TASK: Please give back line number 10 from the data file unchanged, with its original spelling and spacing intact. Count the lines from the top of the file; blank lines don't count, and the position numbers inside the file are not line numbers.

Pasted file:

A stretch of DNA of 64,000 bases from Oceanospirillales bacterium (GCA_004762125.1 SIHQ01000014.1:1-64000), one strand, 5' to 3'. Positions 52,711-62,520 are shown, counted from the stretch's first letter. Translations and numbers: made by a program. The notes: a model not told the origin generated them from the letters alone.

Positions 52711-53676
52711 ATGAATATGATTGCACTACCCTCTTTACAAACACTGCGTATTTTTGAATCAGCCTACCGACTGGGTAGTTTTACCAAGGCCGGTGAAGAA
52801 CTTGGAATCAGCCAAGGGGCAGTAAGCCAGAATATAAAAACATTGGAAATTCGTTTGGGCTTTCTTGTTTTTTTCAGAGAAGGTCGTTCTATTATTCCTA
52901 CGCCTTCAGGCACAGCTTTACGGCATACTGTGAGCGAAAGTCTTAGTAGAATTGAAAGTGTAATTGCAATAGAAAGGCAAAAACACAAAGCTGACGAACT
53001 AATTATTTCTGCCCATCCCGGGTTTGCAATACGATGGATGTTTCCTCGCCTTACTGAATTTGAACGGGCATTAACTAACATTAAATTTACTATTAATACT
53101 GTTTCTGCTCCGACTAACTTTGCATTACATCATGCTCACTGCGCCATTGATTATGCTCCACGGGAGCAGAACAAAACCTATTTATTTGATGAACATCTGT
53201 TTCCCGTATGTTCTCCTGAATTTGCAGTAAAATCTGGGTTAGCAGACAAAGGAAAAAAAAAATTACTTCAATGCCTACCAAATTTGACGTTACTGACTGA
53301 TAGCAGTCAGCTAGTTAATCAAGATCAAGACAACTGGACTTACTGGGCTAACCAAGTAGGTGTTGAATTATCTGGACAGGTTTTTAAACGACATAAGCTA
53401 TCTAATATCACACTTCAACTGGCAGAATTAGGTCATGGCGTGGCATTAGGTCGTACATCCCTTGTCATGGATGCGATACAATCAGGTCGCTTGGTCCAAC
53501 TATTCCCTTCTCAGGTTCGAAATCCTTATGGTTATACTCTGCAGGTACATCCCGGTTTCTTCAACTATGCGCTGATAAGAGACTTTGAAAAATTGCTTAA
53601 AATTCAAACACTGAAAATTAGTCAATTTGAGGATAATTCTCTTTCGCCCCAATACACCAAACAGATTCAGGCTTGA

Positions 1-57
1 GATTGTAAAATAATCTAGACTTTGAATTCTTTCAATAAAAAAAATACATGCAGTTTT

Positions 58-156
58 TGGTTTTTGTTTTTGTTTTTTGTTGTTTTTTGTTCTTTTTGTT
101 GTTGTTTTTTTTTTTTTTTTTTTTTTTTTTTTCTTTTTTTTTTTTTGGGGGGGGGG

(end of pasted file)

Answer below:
53401 TCTAATATCACACTTCAACTGGCAGAATTAGGTCATGGCGTGGCATTAGGTCGTACATCCCTTGTCATGGATGCGATACAATCAGGTCGCTTGGTCCAAC